Despite all these apparent problems, I wanted the camper badly. Lesson number one, never get yourself into an emotional state where you badly wanted something even if you knew there are problems. The owner says that he himself was unclear of the legal aspect of the van's road worthiness for he bought it as it is without ever taking it to the road.

Being a foolish newbie, I agreed to pay a non returnable deposit for a lower price and hoping that I can somehow renew the roadtax as it is. The Puspskom (vehicle inpsection center) guy turned up onsite to inpect the van, this was the last hurdle for me. The Puspakom inspector took one look at the van and declared that it can never be road legal because on the owner's grant, the body type is recorded as windows van and the actual body is caravan. To change the body type record would required submission of engineering plan to JPJ for apporval. Undaunted, I seek out a commercial vehicle body builder and asked if they can "reverse engineer" an engineering plan for me for JPJ approval purpose. Sadly, typical of most Malaysian business people, they would not touch anything that is out of the ordinary or even slightly beyond what they are familiar with. This van is clearly a lost cause.

At this point, I knew how captain Ahab felt on his quest to find the white whale. Besides the loss of the deposit money and the dissapointment, it was a bitter lesson for me for not doing my homework on finding out all the legal requirement for such vehicles. However the dream remained undiminished. My quest continued.

Friday, January 1, 2010

The dream began

I have been fascinated by caravan, campervan or motorhome. I love the freedom of stopping and staying anywhere I fancy without having to worry about room booking, check-in and check-out time. Unfortunately such things are rather hard to find in Malaysia, a quick search on the net shows that there are a galaxy of information on this subject in countries like UK, US, Australia and New Zealand but practically nothing in Malaysia. Curiously, the road transport authority (JPJ) and vehicle inspection centers (Puspakom) has category for caravan.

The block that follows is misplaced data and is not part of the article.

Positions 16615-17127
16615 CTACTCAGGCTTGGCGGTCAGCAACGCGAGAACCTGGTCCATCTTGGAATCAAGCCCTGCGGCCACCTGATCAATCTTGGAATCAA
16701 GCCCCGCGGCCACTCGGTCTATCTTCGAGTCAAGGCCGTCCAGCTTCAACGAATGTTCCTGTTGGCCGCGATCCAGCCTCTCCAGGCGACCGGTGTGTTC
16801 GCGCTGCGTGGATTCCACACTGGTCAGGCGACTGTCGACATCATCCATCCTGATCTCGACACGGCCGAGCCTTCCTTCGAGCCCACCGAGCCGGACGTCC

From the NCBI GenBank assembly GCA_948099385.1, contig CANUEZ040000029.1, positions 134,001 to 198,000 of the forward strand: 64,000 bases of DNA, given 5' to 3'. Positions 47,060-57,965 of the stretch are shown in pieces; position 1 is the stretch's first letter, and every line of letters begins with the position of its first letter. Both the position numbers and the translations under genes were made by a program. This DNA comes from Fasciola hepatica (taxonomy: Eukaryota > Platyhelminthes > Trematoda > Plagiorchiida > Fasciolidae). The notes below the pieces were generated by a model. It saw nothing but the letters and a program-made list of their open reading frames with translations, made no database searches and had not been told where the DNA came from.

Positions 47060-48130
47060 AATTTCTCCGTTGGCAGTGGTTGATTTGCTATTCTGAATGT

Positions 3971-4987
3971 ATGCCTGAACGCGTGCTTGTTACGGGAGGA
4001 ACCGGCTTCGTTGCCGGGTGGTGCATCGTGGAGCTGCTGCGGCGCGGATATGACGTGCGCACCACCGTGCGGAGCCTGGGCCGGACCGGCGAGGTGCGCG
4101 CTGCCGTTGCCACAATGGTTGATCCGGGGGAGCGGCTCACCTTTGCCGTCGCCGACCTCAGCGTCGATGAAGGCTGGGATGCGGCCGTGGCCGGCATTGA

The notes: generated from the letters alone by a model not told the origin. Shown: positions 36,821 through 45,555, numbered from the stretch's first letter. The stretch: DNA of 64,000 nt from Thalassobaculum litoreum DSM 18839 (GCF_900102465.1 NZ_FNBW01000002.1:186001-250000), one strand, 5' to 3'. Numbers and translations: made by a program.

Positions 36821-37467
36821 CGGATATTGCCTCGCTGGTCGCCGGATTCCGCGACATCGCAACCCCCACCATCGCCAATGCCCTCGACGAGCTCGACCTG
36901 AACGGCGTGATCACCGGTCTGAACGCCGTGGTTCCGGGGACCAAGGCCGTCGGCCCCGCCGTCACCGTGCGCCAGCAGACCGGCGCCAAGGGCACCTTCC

There were a company called Malaysian Motorhome in the 90's that provided rental units, but the company has since became defunct. There are some privately imported units , usually at high cost by well heeled individuals. My budget simply do not allow me to take such route, so I have to look for cheaper alternative.

I started to look at DIY conversion using vans. At around that same time, the local classified website started to gain popularity. To me this is truly a treasure trove for my purpose. I started to look for suitable high roofed vans for conversion. The only models that met my requirements are the Renault Traffic (known as Inokom Permas locally), Ford Transit, Toyota High Ace.

Here are some of units I found on sale.

Among the locally available make and models, the Renault Traffic van mostly closely fit into my criteria for DIY campervan conversion. It has sufficient head room for adults of average heights to stand up and the low flat floor provide walk through access between the front seats and the back. The split tail gate makes great rear access. What stops me from getting it? Being an european design, its FWD mechanical layout in a van is foreign to most mechanics who are mostly familiar with Japanese mid engined vans. The availability of parts is another concern.

Then I found this gem advertised for sale. It was a decommissioned ambulance based on a high roof Ford Transit. Most of the interior fitting are intact. It has rear air suspension and a 2 litre DOHC petrol engine (local spec Ford Transit are all diesel engined and with medium or low roof only). The ambulance spec made an ideal vehicle for conversion to campervan, I was very excited at the potential. Unfortunately,there's a legal complication of converting it from commercial use to private ownership. Sadly I have to let this one pass as well.